Alex Craig: Even though we both come from a skateboarding background, it was always our intention to approach this project cinematically as opposed to using skate video conventions. I think it would have been foolish to try and recreate a skate video vibe in the film mainly because it wasn’t appropriate to our idea but also because we could never do it justice. We wanted the film to stay in a farcical world.

This is perhaps the first indie film to address—albeit in nearly abstract fantastical fashion—themes of pro-am materialism run amok and the youth-fueled realities of modern skateboarding gone corporate. Do you agree with that assessment? Is the film a modern caution-tale of sorts?

Corey Adams: I’m not sure if it’s a caution tale; we didn’t want to lay too heavy of a message down. But in these action sporting industries you have a limited amount of time to get something done, after the age of 26 or so then you’re starting to get old. These kids are never really taught how to take care of themselves, most have never even worked a day in their life. Then suddenly they can’t perform on the level of the next young buck that’s tossing himself onto a large set of stairs. At this point the company feels sympathy for this manchild who has made them some good money and he is offered a position in the warehouse sweeping floors or something. Unless you were a freestyle skateboarder in the ’80s because they seemed to have had a secret plan that not many knew about, where they were going to run all the companies. Maybe it was a revenge plan for being made fun off all the time. I’m not sure.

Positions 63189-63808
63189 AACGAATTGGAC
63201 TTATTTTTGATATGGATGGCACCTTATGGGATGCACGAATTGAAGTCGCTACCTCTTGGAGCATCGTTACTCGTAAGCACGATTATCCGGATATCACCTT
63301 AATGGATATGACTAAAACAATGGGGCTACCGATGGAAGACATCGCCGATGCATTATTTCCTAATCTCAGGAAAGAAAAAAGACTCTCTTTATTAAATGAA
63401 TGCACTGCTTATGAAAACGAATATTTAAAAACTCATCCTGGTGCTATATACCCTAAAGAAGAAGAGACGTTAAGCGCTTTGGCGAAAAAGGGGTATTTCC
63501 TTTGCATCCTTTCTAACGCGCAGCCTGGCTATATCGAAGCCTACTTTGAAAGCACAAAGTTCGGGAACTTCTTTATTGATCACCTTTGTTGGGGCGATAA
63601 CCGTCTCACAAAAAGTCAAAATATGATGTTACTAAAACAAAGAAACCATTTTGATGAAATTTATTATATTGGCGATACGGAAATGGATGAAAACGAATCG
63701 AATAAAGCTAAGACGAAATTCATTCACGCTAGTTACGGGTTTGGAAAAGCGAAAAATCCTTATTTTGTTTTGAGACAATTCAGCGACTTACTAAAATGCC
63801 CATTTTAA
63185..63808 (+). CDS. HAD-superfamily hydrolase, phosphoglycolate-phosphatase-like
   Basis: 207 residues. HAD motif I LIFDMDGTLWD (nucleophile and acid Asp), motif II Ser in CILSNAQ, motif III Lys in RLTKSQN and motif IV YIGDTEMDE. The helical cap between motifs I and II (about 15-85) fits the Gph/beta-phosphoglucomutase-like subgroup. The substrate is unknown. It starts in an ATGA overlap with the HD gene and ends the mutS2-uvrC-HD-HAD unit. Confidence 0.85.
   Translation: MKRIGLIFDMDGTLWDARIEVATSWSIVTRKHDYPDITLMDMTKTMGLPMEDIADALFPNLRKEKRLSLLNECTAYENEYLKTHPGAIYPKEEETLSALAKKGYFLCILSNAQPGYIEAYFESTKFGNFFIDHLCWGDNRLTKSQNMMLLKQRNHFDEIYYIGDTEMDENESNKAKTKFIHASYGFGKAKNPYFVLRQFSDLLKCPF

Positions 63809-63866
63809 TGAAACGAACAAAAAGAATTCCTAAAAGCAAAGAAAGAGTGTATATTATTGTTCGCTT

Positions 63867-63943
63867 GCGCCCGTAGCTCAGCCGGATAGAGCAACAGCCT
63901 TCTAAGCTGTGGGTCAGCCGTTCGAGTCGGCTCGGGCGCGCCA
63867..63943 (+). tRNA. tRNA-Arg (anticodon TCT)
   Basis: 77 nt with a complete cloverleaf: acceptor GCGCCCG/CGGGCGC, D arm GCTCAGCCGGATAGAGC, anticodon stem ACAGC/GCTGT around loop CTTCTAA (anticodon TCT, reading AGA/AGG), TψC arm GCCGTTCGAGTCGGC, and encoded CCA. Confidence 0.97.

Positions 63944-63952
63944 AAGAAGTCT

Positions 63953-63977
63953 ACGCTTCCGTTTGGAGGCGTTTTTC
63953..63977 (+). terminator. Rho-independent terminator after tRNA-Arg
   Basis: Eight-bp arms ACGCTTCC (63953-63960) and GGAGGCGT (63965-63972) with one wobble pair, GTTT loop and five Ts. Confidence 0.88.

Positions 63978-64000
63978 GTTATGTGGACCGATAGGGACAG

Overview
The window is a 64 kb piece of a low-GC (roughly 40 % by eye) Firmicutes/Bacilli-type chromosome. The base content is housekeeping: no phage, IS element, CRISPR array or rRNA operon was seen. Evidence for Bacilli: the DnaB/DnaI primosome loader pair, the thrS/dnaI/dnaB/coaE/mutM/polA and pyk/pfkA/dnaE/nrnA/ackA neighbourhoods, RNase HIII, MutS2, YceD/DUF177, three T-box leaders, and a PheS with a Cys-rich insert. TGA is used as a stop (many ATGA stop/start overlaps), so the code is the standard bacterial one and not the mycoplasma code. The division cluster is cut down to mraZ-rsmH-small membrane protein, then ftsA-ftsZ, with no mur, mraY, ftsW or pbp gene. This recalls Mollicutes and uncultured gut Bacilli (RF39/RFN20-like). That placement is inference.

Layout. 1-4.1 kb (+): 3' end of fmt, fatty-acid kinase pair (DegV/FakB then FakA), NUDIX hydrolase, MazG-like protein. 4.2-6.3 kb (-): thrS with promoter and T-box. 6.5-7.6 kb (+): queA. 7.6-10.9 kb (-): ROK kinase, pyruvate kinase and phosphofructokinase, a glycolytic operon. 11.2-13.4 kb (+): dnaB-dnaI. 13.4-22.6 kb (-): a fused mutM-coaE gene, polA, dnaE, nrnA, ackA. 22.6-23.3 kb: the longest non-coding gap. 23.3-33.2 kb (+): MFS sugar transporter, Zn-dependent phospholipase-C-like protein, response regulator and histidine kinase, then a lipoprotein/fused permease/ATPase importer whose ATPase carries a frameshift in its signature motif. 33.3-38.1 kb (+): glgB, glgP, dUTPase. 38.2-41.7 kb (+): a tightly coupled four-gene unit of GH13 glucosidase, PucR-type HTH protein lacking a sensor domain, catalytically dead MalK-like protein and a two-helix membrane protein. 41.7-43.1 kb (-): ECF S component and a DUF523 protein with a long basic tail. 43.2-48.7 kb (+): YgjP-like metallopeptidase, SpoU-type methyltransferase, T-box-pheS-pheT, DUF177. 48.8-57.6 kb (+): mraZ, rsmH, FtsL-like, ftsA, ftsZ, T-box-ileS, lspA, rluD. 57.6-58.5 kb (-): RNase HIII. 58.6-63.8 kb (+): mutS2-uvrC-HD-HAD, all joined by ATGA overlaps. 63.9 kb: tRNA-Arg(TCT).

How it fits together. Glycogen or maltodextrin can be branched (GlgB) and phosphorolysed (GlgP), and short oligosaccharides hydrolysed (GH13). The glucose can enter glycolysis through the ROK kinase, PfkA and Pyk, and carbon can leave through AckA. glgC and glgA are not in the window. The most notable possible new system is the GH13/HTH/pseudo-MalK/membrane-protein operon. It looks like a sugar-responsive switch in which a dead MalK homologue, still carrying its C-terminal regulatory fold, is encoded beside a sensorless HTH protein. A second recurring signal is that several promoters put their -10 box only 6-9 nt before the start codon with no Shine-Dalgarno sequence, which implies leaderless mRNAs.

Alex Craig: Yeah. I don’t think we ever set out to give any kind of cautionary tale or moral. I think corporate involvement in peoples’ lives is something that is very apparent nowadays, and is celebrated to a certain degree. It’s perfectly acceptable to whore yourself out for some easy money or an easier life. Few things are sacred anymore, so why not? It’s pretty tragic but inevitable I guess.

What do you make of early comparisons of Machotaildrop to Wes Anderson? Another director and film that seems like a direct influence—in the a very kick-ass montage near the end—is [Alejandro] Jodorowsky and The Holy Mountain. Was the montage a homage? Aesthetically, who and what were other inspirations?

Corey Adams: Maybe in some of the colors and costumes, but I think a lot of the reference comes from Peter Greenaway, who Wes Anderson also seems influenced by. The Greenaway film A Zed and Two Noughts is one of my personal favorite films. There is also reference to [Werner] Herzog and [Pier] Pasolini, Jodorowsky is a huge influence for both of us. When I first watched Holy Mountain it changed the way I thought films could be made; it was more like an experience than a film, like taking acid or something. The Hungarian filmmaker Béla Tarr was also a big influence.